Bitcoin vs PBoC’s digital currency: Expect a dump?
When the PBoC’s digital currency that will conform to the existing central – commercial bank arrangement is out later this spring, it would have an impact on the use and price of Bitcoin which BTCC’s co-founder Bobby Lee recently tipped would be worth between USD$5,000 and USD$11,000 by 2020’s block halving.
Though the form a competition between the Chinese government-backed digital currency and Bitcoin would take has not yet been ascertained, there have been concerns in the cryptoworld that China’s release of a currency which would likely be the first of its kind will be pretty bearish for Bitcoin – there are talks of FedCoin in the US and RSCoin in the UK.
This is premised on the view that Bitcoin is way too small to be a danger to the yuan. Rather, on the release of the new digital currency, it may bring about a likely worst case scenario that would see a dump in Bitcoin dropping its price by 10% to 50% depending on the availability of new information such as whether the China-backed currency would be on the blockchain.
China’s issuance of a digital currency would make monitoring the flow of funds easier for the PBoC to have greater control over its use. Also, as there has been a wider embracing of digital currencies by financial institutions globally, China is one of the major countries seeking to introduce their version to improve efficiency and greater transparency in the global payment system and to stem capital outflow which reached an estimated $843 billion in the 11 months through November 2016 according to a Bloomberg estimate.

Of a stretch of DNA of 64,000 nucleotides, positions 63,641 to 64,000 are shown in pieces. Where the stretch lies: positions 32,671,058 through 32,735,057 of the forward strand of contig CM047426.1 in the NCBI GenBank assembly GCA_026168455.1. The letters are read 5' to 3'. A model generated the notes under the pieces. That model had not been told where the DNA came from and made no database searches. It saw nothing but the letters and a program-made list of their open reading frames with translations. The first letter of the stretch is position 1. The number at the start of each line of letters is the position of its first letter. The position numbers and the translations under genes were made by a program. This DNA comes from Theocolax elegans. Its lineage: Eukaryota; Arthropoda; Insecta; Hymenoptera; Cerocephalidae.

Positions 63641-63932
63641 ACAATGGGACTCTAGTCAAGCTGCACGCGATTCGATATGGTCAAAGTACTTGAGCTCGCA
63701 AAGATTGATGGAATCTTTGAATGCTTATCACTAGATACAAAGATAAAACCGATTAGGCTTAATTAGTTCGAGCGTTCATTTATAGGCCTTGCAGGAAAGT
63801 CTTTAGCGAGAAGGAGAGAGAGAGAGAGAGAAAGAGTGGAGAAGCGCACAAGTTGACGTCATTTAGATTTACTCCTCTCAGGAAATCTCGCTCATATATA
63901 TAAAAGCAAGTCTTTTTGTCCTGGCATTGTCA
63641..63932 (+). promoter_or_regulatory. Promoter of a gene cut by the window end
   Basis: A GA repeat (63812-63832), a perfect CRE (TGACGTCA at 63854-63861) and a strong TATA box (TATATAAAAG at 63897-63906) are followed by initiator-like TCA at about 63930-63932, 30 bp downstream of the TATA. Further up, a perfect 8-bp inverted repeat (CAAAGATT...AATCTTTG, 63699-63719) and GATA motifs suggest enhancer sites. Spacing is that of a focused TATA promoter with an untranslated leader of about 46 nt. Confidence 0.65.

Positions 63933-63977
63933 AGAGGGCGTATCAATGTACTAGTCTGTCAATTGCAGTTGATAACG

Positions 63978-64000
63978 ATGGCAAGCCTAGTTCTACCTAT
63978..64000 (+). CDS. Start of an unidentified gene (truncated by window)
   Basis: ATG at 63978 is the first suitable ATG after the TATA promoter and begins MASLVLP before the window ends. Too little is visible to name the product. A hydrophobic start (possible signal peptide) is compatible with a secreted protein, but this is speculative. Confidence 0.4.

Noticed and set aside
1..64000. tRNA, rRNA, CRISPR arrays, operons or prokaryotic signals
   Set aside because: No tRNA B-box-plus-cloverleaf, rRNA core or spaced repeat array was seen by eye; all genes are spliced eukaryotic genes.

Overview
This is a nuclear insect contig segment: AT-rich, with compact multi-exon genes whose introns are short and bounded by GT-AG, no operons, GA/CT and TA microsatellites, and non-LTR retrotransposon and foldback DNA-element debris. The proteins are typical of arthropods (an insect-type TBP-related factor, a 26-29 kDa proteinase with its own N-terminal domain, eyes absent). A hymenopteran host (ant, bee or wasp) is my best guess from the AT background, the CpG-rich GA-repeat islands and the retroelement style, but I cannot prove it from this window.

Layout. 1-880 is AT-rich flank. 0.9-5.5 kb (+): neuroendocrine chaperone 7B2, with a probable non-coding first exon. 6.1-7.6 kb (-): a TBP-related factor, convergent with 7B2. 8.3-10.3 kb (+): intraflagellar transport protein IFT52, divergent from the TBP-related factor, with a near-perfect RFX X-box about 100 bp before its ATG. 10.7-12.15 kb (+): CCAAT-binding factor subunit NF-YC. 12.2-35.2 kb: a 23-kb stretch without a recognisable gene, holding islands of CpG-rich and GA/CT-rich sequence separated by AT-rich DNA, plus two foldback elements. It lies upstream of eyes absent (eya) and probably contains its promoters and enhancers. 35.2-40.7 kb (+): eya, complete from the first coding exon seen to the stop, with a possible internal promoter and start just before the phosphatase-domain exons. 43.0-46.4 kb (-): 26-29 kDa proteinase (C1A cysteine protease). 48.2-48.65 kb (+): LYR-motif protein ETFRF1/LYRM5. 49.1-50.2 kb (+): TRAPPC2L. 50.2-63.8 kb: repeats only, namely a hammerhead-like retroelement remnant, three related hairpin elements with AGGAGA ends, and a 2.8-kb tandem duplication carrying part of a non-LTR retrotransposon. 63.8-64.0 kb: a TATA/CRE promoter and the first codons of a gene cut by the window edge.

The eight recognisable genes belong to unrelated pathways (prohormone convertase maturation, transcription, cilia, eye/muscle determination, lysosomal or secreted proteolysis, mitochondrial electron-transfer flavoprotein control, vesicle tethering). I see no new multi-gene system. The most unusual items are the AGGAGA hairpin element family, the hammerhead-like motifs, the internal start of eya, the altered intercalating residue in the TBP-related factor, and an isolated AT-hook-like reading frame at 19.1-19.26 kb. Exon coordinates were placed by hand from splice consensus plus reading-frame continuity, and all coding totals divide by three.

However, despite being a major determinant of Bitcoin price and considering the regulatory measures being put in place in the country, the Business Development Lead of a leading Japanese Bitcoin exchange, Coincheck, thinks China’s proposed release of its digital currency would only attract more interest to Bitcoin rather than reduce its value.
Kagayaki Kawabata notes to 8btc via email.
“Chinese regulators are not encouraging bitcoin adoption, but are also not forbidding it. The release of China’s digital currency will empower Chinese government enabling them to regulate the flow of money even more. I think this movement will accelerate demand for a decentralized network like bitcoin attracting interest from people living in a country with strict monetary policy.”
This outlook will fit more perfectly if the digital currency to be introduced is controlled by China in a centralized system and is not totally different from the fiat that is available today which is prone to inflation hence likely to drive users to Bitcoin as an alternative.
Since China’s Bitcoin trading volumes dropped by approximately 33% after PBoC’s regulatory checks on exchanges, Japan has taken over as the top Bitcoin trading market having overtaken the US earlier in the second spot. Kawabata thinks the situation which they had not expected would be the case some two years ago, will remain the same as long as the trend continues.
“After the suspension of withdrawal, the liquidity of Bitcoin plunged in China. Chinese bitcoin traders suddenly couldn’t trade like before looking for a market with high liquidity. If Chinese government and other countries decide to strictly regulate bitcoin, it can bring in traders all around the world to Japan uplifting bitcoin market in Japan even more.”
With top Chinese exchanges such as BTCC, OKCoin and Huobi resuming full scale operations in coming days, they are expected to make frantic efforts to reclaim their dominance in the market not only from traders that have switched to Japan but also those that now look to the over the counter market for their transactions especially LocalBitcoins users. Latest figure shows that more than CNY50 million was traded through the online Bitcoin marketplace in the week ending February 25.